Sydenham’s Chorea

Ayesha Hameed (1) Tasneem Kousar (2),  Adeel Memon (3)
1 Fatima Jinnah Medical College, Pakistan
2 Foundation University Medical College, Pakistan
3 Dow Medical College, Pakistan


Introduction

  • A rare hyperkinetic autoimmune movement disorder affecting children
  • Phenomenology: brief, involuntary, jerky, uncontrollable movements of the face, arms, legs, and trunk muscles

Affected Population

  • More prevalent in girls more than boys
  • More common between the ages of 5 and 15
  • It affects all races and ethnicities
  • 25% of patients with rheumatic fever develop Sydenham chorea

Clinical Features

  • Acute to subacute onset following streptococcal infection
  • In addition to chorea, symptoms also include behavioral changes, including anxiety, obsessive-compulsive disorder, and attention
  • In rare cases, affected children may become bedridden due to severe muscle weakness, and this condition is called paralytic chorea
  • The symptoms may vary and are presented in Table 1

Signs & Symptoms

  • Choreic movements
  • Muscle weakness
  • Behavioural disturbances such as inattention/obsessions/compulsion/anxiety/ labile mood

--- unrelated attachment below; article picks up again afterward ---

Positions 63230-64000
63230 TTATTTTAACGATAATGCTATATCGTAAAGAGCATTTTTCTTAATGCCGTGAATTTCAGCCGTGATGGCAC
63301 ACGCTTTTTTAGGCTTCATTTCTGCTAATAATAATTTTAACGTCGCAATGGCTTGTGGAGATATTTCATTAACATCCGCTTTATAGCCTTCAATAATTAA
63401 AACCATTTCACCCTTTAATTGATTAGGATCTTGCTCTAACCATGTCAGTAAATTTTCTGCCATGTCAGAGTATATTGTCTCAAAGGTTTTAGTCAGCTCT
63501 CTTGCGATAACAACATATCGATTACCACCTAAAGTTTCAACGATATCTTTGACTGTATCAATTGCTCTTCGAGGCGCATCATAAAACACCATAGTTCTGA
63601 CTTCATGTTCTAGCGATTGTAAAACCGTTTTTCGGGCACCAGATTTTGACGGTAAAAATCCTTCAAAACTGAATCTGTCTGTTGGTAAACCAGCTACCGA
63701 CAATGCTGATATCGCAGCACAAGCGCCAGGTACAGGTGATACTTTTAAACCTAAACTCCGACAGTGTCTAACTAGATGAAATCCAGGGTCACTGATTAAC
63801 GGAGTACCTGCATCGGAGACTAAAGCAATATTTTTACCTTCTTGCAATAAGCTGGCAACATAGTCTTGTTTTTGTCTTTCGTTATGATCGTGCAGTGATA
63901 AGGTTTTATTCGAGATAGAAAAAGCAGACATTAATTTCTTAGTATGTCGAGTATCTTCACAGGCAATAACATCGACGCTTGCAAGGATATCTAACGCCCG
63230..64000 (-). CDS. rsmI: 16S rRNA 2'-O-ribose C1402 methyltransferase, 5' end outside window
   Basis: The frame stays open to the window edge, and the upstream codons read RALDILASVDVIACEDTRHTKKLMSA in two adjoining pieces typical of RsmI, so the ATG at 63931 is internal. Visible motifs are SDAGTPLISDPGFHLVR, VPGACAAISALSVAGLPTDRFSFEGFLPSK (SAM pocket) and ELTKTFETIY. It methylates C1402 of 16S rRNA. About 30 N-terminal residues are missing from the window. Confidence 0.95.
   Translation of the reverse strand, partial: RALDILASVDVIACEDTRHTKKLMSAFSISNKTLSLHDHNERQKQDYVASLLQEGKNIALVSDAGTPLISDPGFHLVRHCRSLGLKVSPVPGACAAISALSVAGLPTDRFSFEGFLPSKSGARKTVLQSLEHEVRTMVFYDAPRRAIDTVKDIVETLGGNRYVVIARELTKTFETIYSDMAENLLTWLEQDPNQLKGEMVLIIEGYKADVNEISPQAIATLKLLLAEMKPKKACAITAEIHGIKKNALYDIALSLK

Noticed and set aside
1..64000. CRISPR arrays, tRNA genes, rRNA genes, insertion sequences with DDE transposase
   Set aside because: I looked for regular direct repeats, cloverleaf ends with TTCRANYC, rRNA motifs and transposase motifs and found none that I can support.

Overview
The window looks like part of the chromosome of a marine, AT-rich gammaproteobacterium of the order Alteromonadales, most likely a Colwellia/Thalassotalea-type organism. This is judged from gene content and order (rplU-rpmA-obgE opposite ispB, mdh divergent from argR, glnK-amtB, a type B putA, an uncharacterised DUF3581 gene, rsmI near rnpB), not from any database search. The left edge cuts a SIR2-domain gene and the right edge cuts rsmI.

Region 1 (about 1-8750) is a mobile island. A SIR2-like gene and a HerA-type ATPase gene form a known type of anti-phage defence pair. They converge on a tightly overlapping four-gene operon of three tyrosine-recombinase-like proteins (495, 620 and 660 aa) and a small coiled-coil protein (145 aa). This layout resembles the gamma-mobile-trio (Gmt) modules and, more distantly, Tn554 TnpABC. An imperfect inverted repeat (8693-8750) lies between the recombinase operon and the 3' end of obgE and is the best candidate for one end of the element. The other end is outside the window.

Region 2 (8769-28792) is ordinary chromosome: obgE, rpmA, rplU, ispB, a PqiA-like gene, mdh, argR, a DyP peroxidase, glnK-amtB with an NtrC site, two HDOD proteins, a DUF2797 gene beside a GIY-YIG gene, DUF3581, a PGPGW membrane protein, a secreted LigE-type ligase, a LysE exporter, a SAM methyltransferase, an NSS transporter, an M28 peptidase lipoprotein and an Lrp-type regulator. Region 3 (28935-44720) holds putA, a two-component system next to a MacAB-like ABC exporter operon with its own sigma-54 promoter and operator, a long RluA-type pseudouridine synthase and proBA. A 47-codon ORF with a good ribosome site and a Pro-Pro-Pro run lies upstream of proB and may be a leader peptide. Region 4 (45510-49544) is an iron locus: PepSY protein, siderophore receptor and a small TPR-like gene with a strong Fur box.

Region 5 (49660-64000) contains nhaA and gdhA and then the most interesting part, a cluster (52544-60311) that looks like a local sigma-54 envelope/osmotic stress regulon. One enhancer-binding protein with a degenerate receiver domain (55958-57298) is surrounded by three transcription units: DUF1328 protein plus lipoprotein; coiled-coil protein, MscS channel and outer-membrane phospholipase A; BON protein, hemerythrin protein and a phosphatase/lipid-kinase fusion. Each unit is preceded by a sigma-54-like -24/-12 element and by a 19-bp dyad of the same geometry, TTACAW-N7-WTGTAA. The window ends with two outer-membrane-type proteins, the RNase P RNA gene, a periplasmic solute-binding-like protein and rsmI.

• Facial grimacing
  • Restlessness
  • Slurred speech
  • Diminished muscle tone

Causes

  • The choreiform movement is caused by the autoimmune reaction to the streptococcal infection
  • The antibodies produced by the immune system persist and attack certain cells in the joints, kidneys, heart and in the brain specifically basal ganglia which plays a key role in controlling motor movements

Differential Diagnosis

  • Autoimmune or paraneoplastic: Anti-Hu(ANNA-1); Anti-NMDA; anti-CRMP5; anti-IgLON5; anti-LGI-1
  • Polycythemia vera
  • Endocrinological disorders-hyperparathyroidism, pseudohypoparathyroidism, both hypo or hyperthyroidism, and nonketotic hyperglycemia
  • Neurodegenerative disorders: Huntington's disease, Dentatorubropallidolysian atrophy, C9orf72 disease, and Spinocerebellar ataxias